Here, qualitative researchers may needlessly lessen the quality of their studies by not giving these decisions sufficient consideration. In fact, some qualitative researchers may think that how they create a sample of the population is unimportant. Qualitative researchers may proceed in this manner because they mistakenly believe that systematic sampling is too hard to carry out (i.e., too complex, too expensive, and too time-consuming) and that it is “too quantitative” a concern. Yet, in the vast majority of qualitative studies, systematic sampling is neither complex, expensive, nor time-consuming, and should not only be a quantitative issue. And by using an organized approach for choosing which members of their key population to study, as opposed to merely using a convenient and disorderly approach to sampling, qualitative researchers avoid a major threat to the credibility of the data they gather. That threat is the possibility that those from whom they gather data are not, in fact, representative (do not share defining characteristics) of the population being studied.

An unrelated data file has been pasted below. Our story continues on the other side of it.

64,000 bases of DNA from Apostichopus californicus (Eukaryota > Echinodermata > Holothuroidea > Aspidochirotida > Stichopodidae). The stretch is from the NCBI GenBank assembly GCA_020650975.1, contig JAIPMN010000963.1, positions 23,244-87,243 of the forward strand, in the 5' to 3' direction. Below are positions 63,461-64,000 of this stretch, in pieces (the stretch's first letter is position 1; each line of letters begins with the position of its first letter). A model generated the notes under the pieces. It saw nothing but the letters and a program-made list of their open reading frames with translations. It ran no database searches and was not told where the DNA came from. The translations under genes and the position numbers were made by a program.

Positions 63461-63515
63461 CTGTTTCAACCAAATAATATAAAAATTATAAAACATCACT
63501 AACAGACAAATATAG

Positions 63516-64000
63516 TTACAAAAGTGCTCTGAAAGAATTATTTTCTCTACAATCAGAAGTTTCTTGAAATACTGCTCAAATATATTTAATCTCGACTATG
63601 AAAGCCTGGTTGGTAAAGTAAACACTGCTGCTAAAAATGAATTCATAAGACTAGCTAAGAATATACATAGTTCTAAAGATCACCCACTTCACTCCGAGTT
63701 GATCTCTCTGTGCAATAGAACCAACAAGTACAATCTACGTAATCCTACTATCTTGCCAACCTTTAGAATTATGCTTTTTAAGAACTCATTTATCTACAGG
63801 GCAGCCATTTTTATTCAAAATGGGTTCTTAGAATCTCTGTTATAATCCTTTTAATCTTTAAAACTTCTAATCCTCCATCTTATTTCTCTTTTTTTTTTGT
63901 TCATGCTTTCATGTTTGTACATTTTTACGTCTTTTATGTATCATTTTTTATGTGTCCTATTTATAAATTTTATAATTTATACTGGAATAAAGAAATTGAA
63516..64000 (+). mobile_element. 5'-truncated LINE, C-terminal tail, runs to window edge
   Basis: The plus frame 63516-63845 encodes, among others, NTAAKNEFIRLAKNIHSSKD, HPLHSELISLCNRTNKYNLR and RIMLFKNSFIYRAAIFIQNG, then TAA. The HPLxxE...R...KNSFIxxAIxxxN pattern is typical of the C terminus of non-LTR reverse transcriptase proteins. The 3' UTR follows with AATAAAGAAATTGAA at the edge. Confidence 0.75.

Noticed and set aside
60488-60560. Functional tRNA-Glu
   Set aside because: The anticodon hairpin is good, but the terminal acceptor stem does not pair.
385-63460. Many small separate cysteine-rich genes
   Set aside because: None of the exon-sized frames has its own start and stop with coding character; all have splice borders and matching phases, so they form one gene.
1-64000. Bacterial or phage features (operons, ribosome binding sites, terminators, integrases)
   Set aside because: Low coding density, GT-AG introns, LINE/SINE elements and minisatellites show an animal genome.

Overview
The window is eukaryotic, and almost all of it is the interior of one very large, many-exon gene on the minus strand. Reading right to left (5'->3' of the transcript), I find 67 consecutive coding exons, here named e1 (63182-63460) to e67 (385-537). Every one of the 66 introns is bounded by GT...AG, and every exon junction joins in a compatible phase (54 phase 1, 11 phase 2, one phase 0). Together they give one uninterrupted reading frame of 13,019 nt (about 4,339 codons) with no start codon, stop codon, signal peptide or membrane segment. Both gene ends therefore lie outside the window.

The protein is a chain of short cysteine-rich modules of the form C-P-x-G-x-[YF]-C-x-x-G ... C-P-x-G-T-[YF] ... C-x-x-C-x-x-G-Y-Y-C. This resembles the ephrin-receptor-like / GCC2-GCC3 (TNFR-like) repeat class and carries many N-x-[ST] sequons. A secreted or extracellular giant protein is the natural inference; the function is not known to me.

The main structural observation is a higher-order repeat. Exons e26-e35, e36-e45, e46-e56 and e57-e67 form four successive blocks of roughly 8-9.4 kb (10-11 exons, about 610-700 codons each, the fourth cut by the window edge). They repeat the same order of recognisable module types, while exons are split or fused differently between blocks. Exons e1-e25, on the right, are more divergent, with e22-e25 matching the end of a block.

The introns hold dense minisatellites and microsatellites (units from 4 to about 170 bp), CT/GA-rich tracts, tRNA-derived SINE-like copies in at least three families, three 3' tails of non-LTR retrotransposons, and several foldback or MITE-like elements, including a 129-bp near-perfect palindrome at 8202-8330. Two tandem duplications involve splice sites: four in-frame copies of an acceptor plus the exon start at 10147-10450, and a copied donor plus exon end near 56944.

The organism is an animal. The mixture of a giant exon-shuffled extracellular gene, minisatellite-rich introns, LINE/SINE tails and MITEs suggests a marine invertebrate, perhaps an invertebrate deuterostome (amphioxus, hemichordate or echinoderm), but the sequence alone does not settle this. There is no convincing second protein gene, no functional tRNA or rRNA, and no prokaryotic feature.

Take, for example, a focus group researcher that has a list of men and women who completed a cardiopulmonary resuscitation (CPR) training class in the past year. The researcher can choose one of two basic approaches to selecting those who will be invited to participate in a group discussion. The often-used but misguided approach is to start at the top of the list and contact people, one after another, until the focus groups have been filled with ostensibly willing attendees. The rigorous and correct approach is to use an organized scheme to sample CPR class graduates from across the entire list (i.e., stratifying the list and taking an ‘nth’ name approach). The second approach is preferred because it avoids the possible problem that the names on the list are ordered in a way that is not representative of the entire population of CPR graduates that the researcher wants to study.

A final TQF issue related to choosing a sample applies to qualitative studies that utilize observations of naturally occurring human behavior to gather data, such as in ethnographic research. In these studies, sampling considerations need to be applied to the times and the locations during which the behaviors of interest will be observed. By systematically choosing which locations and which times to conduct the observations—among all possible locations and times in which the behaviors of interest will be taking place—the qualitative researcher is greatly raising the likelihood that the observations included in the study are a representative subset of all the possible behaviors of interest to the study.

Roller, M. R., & Lavrakas, P. J. (2015). Applied qualitative research design: A total quality framework approach. New York: Guilford Press.

Is It Good Research?